Sustainable investing needs stricter standards in place or greenwashing will continue to rise, the newly appointed City minister warned today.
In his first speech since being appointed on 8th July following the resignation of John Glen, Richard Fuller said the UK was moving to clampdown on firms abusing the environmental, social and governance (ESG) label to cover the impact of their operations.
“Greenwashing is a form of consumer mis-selling. Simple as that. But unfortunately, it is becoming more prevalent around the world,” he told the Finance for Impact conference.
“Investors rightly care and we’re seeing an increase in regulatory attention to greenwashing in other countries such as Germany and the United States. The UK for its part is taking action to ensure the market for sustainable finance is well regulated.”
He added that “open, honest and impartial information” was needed to ensure that firms and consumers could benefit from new opportunities in sustainable investment, but warned that current data is often still “inconsistent or inaccurate”.
The ESG sector has ballooned in recent years as investors look to put their cash to good use. The industry is set to grow to manage $50tn assets under management by 2025 at just half the pace of the past five years, according to a recent report by Bloomberg Intelligence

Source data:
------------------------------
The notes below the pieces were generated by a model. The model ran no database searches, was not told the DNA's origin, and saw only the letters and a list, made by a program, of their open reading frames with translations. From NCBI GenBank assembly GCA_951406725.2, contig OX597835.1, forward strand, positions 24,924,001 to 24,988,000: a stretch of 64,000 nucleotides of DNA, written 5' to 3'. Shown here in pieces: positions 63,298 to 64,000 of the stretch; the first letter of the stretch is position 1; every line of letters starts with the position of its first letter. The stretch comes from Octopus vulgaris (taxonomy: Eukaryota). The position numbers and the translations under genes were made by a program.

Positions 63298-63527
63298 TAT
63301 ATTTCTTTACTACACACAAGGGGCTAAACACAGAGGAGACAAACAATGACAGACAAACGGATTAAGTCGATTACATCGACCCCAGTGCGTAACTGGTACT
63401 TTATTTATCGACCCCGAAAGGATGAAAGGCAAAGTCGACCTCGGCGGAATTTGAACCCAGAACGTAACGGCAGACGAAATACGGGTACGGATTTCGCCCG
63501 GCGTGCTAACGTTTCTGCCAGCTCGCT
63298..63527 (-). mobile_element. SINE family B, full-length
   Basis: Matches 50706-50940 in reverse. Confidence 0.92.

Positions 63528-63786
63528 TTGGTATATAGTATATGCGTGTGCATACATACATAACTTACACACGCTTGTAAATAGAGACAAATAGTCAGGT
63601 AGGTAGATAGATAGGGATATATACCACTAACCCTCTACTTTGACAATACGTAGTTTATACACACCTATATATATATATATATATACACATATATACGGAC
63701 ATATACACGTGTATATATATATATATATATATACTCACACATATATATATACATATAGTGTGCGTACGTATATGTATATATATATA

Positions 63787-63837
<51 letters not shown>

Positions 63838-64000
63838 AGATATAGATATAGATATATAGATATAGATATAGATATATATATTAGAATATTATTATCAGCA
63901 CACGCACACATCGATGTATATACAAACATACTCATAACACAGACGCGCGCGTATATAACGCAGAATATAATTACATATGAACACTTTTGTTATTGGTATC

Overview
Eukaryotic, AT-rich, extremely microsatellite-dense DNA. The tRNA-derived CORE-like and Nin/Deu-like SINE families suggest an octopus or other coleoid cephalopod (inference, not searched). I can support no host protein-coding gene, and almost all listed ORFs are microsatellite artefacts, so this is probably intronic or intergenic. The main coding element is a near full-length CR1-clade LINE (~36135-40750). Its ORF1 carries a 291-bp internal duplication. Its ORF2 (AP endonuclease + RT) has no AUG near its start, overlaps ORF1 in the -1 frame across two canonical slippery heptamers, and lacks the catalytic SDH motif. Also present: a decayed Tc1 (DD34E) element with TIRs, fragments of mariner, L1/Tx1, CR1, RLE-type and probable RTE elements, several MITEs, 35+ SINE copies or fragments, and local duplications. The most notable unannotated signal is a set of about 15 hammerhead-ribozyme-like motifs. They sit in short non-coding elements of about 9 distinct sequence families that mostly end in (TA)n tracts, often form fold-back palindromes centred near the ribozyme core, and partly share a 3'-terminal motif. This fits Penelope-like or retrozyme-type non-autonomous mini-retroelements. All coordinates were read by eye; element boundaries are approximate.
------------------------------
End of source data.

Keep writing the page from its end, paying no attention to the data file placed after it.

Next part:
But Fuller’s comments come as policymakers and City firms gathered at Mansion House today to discuss greater scrutiny of the ‘social’ factor of ESG investment amid fears that the label is being misused by investors.
Ministers and regulators have ramped up their rhetoric on the clampdown on the abuse of ESG investments in recent weeks. Pensions minister Guy Opperman on Friday told City A.M. that he would head up a new taskforce to hold pension fund managers to account on ‘social’ investment.
While the environmental and governance aspects of ESG have seen strong take up by pension funds, Opperman said that ‘social’ factors still lacked enough standardisation and clarity to be practical for investors and as a result had been neglected.
The FCA has also recently backed calls to bring ESG data and standards within its regulatory remit, saying that was a “clear rationale” for greater regulatory oversight.
The UK’s top watchdog is looking to draw up regulation to standardise the UK’s approach to ESG with wider global